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so you want to be a pro?

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Old May 19th 11, 12:21 AM posted to rec.bicycles.racing
Ryan Cousineau
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Default so you want to be a pro?

On Wednesday, 18 May 2011 12:29:35 UTC-7, Scott wrote:
On May 18, 10:36*am, Ryan Cousineau wrote:
On Tuesday, 17 May 2011 13:47:49 UTC-7, Scott *wrote:
On May 17, 10:02*am, "Steve Freides" wrote:
Michael Press wrote:
In article ,
"Steve Freides" wrote:

Scott wrote:
I'm always amazed by the folks who plug away their entire 20's,
chasing that elusive pro contract, thinking that if they just get
that one opportunity they'll make it big. *
Here's a case of what happens when you actually have the goods:


To put it another way, pro cycling is a fun hobby, but it should give you pause to consider how quickly pro peloton salaries converge with Europe-league basketball player salaries.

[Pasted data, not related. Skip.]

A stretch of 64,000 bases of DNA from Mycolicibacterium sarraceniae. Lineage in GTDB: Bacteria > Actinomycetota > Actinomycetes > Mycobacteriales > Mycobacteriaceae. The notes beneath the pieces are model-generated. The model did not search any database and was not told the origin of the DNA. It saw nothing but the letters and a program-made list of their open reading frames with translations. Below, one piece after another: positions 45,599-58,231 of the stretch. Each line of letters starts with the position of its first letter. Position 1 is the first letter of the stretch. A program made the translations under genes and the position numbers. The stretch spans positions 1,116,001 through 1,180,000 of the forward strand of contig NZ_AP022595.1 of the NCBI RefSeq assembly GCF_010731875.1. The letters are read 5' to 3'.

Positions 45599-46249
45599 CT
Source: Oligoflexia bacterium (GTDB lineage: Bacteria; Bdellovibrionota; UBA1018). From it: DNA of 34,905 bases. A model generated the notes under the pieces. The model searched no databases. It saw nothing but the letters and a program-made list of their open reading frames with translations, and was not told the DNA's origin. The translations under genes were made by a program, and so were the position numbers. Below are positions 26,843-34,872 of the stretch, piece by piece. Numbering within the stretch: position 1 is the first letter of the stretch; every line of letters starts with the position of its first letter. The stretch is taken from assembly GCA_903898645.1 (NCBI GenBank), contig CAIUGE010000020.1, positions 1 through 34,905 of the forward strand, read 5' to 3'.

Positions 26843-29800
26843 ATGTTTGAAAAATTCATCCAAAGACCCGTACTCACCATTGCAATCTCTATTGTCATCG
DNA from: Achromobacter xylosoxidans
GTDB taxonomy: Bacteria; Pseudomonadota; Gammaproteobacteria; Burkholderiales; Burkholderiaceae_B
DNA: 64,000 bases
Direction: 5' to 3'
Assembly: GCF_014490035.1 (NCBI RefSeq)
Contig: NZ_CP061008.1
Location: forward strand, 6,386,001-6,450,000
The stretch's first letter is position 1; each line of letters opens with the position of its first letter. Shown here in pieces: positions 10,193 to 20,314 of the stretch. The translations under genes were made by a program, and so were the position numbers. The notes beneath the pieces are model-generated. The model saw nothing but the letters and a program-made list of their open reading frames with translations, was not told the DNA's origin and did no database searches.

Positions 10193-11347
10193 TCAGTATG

Again, focused on the wrong point. DeClerq is only relevant as a
counter-example to the Yugo driving, pb&j eating, and often doping no-
hopers. For those guys, they should accept that if they are not being
sought out at a relatively young age, it is not in the cards. Not
saying to quit racing, just face reality.

Scott, for all but 10-20 pro cyclists, the only way to win is not to play.

I'm slightly kidding. My point is that pro cycling is not a great career, even disregarding the question of how few "pro" riders there are. The pay is pretty bad at all but the very sharpest end of the peloton.

It's still fun, I suppose: there's lots of young dumb guys who are bike racing because they love it, almost without regard to renumeration. There are lots of riders who get paid little more than sports bars and free bikes to race, and still do that as their full time "job," and love it.

But I just want to note that the "successful pro" de Clerq, a rider who has won a high-level cycling prize, is probably hovering somewhere around the the median income of rbr posters, a group that, while doing quite well for itself, probably doesn't include any high-end income outliers.

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